Put simply, the most important resource for patient outcomes is trained and healthy staff not “stuff,” and they are being allocated without the rigor that has been applied to scarce equipment, supplies, and treatments.
The refrain “there are no more beds” has become a common one these days. It’s a misnomer, really. The health care system has plenty of beds. It’s just running out of staff, nurses most of all. It’s theoretically possible to make almost every patient room in a hospital into a mini-intensive care space — it’s just a room with a bed, wall suction, and lots of electrical outlets. But what the public doesn’t know, and what hospitals and health care systems fail to acknowledge, is that with the onslaught of patients the pandemic can bring, it’s not the physical space that poses barriers to patient care. The problem is that hospitals don’t have adequate numbers of trained nurses and other health care workers available to take care of sick patients. Bedside staff are a finite resource that cannot be expected to continue to compensate for systemic failures that predated the pandemic.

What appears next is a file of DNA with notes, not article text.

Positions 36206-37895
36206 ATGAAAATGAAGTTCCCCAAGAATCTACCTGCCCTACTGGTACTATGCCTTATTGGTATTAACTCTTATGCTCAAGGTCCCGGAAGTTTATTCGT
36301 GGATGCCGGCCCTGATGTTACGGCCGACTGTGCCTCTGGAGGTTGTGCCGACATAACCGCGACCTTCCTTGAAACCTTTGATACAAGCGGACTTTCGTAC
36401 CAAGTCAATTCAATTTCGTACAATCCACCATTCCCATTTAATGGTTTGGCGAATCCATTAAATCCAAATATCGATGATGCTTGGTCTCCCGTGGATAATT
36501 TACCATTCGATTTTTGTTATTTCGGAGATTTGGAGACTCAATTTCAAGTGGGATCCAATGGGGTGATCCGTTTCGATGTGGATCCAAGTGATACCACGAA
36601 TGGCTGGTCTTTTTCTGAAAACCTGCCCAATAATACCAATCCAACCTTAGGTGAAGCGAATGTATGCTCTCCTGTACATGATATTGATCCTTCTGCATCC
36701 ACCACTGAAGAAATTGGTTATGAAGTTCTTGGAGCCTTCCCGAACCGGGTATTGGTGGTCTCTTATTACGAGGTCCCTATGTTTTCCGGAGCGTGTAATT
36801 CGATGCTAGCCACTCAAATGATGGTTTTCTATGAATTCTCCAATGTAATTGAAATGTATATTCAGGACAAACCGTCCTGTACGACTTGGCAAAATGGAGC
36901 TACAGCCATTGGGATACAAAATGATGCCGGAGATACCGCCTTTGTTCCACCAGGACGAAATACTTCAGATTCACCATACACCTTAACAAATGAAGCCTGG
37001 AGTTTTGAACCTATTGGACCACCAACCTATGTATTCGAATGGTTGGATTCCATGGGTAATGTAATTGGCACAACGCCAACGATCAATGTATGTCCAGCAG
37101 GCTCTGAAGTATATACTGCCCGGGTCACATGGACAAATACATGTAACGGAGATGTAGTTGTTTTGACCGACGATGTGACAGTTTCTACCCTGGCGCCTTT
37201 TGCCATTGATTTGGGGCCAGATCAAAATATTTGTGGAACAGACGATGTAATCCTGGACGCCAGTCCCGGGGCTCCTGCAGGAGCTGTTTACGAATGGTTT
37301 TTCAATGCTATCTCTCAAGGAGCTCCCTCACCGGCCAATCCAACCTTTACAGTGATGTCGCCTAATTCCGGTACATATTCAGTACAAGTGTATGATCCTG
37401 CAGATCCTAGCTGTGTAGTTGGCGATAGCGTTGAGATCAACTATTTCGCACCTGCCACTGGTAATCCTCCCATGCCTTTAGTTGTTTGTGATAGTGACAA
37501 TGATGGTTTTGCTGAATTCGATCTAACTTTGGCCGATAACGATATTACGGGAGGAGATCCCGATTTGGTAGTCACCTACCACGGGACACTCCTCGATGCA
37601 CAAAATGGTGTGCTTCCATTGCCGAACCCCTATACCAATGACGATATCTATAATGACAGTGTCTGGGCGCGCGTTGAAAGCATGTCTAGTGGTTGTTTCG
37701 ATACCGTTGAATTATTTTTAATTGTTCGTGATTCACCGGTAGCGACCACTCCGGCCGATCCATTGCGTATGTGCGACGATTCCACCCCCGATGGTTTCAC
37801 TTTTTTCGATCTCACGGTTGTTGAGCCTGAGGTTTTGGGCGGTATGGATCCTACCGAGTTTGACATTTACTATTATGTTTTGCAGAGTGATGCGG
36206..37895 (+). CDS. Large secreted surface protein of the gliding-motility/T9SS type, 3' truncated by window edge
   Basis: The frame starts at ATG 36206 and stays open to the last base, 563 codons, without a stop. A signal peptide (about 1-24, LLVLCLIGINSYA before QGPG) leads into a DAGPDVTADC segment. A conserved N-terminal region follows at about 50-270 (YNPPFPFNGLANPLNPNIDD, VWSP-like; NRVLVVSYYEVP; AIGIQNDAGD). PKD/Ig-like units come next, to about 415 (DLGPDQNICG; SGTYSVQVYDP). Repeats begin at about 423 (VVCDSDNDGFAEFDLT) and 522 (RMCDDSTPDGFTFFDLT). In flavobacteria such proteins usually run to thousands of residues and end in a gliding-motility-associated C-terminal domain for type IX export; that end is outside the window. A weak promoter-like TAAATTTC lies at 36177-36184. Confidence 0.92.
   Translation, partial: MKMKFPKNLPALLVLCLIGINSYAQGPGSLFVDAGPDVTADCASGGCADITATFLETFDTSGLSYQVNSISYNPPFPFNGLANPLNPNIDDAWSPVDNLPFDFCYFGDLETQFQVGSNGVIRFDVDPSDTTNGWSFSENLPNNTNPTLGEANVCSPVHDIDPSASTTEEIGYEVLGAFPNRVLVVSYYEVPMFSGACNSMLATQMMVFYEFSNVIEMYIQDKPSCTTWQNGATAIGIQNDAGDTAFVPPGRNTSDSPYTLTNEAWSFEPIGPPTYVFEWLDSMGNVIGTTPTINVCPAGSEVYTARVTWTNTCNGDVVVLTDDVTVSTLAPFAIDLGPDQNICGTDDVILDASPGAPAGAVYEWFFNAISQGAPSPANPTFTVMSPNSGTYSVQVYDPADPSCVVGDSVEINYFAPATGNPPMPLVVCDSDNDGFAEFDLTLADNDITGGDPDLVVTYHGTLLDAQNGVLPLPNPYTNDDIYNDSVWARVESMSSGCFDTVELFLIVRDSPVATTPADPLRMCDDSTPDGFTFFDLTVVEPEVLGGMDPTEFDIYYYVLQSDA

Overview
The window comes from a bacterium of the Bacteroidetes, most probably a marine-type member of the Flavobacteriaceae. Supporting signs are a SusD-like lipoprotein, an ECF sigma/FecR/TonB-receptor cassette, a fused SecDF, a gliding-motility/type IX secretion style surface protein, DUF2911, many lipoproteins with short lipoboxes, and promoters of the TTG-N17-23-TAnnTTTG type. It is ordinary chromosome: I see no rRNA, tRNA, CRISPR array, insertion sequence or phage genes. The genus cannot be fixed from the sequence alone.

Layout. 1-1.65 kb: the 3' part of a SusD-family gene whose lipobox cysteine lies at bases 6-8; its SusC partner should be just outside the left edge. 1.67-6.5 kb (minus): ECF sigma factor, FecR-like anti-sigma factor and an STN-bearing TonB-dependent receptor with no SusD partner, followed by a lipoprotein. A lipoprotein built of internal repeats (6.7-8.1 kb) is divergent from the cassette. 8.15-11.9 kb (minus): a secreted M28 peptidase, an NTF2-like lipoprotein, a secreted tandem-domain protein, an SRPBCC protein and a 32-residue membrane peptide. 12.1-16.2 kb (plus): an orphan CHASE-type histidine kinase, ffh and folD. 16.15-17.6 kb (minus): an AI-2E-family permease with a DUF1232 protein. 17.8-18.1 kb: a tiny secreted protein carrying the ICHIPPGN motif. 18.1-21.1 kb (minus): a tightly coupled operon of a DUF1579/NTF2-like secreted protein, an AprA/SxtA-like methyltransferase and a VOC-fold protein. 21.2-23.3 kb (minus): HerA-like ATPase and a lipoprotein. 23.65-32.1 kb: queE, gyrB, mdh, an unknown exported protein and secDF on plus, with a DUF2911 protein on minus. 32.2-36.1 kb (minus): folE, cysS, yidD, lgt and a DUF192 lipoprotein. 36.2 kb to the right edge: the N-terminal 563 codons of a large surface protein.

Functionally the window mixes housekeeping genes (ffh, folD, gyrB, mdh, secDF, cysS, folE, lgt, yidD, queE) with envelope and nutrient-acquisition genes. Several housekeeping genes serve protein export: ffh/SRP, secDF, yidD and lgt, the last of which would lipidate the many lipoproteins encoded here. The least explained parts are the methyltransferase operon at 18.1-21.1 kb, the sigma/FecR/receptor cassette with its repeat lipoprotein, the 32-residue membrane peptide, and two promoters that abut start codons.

Already exhausted clinicians are strained further. The volume of patients requires them either to turn sick people away from the emergency room and clinics — which they are loathe to do, knowing that some of the lives lost could have been saved — or to take on more patients than they can safely handle. While a public health emergency requires adopting a population-focused ethical framework, it can leave clinicians feeling as if their professional value of “first do no harm” is violated. Moral injury, an assault to one’s moral core, results either way. In a recent study, 38% of nurses and 32% of clinicians overall reported clinically significant symptoms of moral injury.